My 8 yo son with ADHD has fears of going into rooms of the house alone. Though we don’t have a trained “therapy” dog, I have trained our dog to go through the house with my son…. and it works! He stays in the bathroom with him while he showers and roams around the house with him. It has been great!

    • #86145

      We got a dog and then trained him as an emotional support dog for our daughter with ADD and anxiety. He has helped her so much thrse past 6 years!

      If you saw your son interactive so positively with a dog, I’m sure it would make a big difference in his life to have one!

      Also, there are all sorts of dogs. You could get one that doesn’t shed and hypoallergenic. Our dog doesn’t shed much and he’s a cocker/chihuahua mix.

    • #86149

      Totally 100% yes! My son is 9, has ADHD and isn’t loving or affectionate with people (he’s actually quite cold), but he LOVES his dog, cuddles with him, plays with him and takes care of him. We adopted our dog ~9 months ago from a rescue agency that specializes in small dogs. He’s 3 years old, doesn’t bark a lot, doesn’t shed, and sleeps in a crate at night. I work from home so all I need to do is walk him a couple times a day. Finding care for him when we go away is the hardest part. I think there are dogs out there looking for homes that are super low maintenance and if you work with a reputable rescue agency, they’ll understand your needs and help find the right dog for you. I knew I didn’t have the energy or bandwidth to deal with a puppy. Good luck!!

    • #86166

      Yes, if your son loved that dog, I bet he would really benefit from a dog in the house! Our son with mild autism/ADHD/Sensory/Anxiety is now 18 and we got Gracie when he was about 6 or so. Like Ciara above, our kids didn’t do a whole lot with the dog for a long time, especially our son (our neurotypical daughter did better) but the long-run payoff has been great. Our son has grown to absolutely love all dogs and pets and I believe it has truly helped him with developing empathy toward those pesky humans too! One thing to remember is that our kids with these differences will often reach the milestones but they are DOCUMENTED to reach them at least two or three years later, so this empathy and such usually comes, just late. I do think our pet has been wonderful for that…and as a source of comfort for him during his times of anxiety. Warning: some Goldendoodles love to eat shoes!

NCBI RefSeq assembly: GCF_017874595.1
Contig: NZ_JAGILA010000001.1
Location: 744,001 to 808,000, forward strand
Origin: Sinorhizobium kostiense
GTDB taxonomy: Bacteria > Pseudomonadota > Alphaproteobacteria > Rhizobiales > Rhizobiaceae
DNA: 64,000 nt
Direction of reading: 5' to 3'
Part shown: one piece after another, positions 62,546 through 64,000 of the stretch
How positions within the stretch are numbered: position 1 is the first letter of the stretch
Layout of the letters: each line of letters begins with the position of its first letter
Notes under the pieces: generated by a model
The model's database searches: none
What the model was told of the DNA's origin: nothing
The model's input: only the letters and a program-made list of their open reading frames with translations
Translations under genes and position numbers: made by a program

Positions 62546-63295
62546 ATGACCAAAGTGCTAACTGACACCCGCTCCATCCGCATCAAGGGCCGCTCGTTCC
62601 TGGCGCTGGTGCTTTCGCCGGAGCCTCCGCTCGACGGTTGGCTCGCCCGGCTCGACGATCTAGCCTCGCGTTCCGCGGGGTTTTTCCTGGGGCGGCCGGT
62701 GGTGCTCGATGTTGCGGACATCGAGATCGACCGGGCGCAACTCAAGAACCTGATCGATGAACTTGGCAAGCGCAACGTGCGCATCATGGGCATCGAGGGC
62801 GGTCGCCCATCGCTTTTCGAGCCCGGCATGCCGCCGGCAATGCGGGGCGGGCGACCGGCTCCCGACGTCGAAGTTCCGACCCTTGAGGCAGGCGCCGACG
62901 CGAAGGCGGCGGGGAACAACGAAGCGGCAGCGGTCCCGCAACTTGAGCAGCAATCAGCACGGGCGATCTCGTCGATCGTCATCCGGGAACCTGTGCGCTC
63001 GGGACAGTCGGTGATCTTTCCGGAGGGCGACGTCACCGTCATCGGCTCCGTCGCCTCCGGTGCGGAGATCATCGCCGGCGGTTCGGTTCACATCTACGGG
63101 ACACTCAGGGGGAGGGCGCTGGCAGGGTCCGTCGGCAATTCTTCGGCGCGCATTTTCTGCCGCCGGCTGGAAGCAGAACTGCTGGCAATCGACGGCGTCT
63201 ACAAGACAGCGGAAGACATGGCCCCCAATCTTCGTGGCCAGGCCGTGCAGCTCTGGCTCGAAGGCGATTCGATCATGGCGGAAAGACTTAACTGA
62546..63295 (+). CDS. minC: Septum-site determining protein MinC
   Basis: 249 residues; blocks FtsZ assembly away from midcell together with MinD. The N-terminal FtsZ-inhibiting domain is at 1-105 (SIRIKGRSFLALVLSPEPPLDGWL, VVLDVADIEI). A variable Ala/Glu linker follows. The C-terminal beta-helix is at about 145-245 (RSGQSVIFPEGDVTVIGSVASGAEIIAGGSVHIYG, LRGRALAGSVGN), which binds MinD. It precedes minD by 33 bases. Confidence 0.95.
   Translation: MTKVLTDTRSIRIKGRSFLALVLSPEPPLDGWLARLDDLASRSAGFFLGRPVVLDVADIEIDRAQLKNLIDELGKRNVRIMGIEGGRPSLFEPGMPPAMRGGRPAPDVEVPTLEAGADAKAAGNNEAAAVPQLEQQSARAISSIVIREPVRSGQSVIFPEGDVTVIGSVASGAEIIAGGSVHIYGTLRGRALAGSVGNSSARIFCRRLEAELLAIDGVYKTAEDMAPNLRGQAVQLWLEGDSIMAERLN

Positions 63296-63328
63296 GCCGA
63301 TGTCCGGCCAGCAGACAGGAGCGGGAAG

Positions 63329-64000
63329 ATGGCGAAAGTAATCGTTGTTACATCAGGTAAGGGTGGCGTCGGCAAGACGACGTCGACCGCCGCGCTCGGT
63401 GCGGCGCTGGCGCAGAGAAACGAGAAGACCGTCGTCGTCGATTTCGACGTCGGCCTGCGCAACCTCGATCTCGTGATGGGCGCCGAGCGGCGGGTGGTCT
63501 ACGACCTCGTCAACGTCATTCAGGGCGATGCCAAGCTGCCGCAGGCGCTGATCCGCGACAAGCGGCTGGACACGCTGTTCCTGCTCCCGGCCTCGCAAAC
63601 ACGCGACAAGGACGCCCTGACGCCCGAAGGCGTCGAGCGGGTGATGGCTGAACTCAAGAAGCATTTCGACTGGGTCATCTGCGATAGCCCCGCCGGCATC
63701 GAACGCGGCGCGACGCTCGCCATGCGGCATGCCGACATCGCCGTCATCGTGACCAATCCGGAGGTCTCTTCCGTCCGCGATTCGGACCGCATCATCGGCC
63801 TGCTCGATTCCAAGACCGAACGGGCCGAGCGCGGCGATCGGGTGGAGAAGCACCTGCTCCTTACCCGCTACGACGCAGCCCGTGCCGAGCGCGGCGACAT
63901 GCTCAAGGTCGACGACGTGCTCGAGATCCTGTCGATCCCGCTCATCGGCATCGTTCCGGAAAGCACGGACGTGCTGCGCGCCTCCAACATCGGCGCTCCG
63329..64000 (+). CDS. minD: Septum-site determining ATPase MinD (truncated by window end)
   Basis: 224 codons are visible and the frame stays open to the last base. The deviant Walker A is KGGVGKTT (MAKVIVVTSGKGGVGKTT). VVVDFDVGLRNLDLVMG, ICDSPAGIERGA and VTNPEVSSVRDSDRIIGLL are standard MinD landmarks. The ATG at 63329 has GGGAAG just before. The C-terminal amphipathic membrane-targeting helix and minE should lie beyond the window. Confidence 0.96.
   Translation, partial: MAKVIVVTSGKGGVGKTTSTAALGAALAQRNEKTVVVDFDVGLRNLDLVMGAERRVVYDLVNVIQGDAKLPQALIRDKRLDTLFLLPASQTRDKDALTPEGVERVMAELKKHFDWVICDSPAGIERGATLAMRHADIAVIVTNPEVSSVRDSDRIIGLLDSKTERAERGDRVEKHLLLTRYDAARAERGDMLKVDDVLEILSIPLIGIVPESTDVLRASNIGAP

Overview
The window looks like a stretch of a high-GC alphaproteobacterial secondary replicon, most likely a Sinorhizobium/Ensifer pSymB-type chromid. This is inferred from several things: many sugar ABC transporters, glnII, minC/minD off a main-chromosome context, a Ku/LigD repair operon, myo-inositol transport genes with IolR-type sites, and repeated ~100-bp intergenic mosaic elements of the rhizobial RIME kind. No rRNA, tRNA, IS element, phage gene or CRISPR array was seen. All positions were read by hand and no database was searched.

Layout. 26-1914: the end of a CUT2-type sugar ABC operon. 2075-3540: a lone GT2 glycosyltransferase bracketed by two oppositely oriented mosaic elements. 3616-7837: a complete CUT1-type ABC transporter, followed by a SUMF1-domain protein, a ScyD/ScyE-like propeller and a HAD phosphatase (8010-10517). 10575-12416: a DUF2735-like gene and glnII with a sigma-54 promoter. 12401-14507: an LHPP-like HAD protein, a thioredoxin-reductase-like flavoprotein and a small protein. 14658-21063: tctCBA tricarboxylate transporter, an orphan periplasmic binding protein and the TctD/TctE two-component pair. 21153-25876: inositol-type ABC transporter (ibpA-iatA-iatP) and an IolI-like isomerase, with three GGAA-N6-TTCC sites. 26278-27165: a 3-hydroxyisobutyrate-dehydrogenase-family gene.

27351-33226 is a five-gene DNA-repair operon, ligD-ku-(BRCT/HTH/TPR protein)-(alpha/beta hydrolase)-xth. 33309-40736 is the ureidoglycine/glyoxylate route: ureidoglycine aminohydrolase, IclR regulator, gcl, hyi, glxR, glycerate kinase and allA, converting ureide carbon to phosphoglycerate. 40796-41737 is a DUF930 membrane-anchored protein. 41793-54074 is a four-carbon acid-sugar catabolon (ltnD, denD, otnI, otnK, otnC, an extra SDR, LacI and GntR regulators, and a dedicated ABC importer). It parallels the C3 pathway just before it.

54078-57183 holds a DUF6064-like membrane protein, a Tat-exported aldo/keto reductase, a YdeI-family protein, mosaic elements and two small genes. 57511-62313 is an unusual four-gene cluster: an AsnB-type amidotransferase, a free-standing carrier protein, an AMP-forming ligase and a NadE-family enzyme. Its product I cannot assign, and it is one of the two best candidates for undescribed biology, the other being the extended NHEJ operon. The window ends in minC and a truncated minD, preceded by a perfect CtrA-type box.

• #86167

      Oh and a non-shedding dog is a blessing (like I said ours is a goldendoodle, loves everybody, and everything).

    • #86170

      Yes, I definitely and positively recommend it! I have ADHD, and getting a dog recently was the best decision ever! I have to walk and feed the puppy regularly, which improved my scheduling responsibility; and having my dog also improved my depression. I had one dog before him, and I knew it was a big commitment, but once you adjust, it will bring happiness and comfort to your life. Please be a responsible dog-parent, commit to regular walks, training and education of both your dog and yourself. I am taking my dog to Obedience and Agility classes, which improves his social skills as well as mine. Win-win! Good luck!!!

    • #86203

      Yes… Best thing we did for our daughter! The unconditional love of an animal is amazing! And, you can use her interactions with the dog to teach social ques…I try to use every situation to teach and encourage 😊

      • This reply was modified 3 years, 7 months ago by susander9.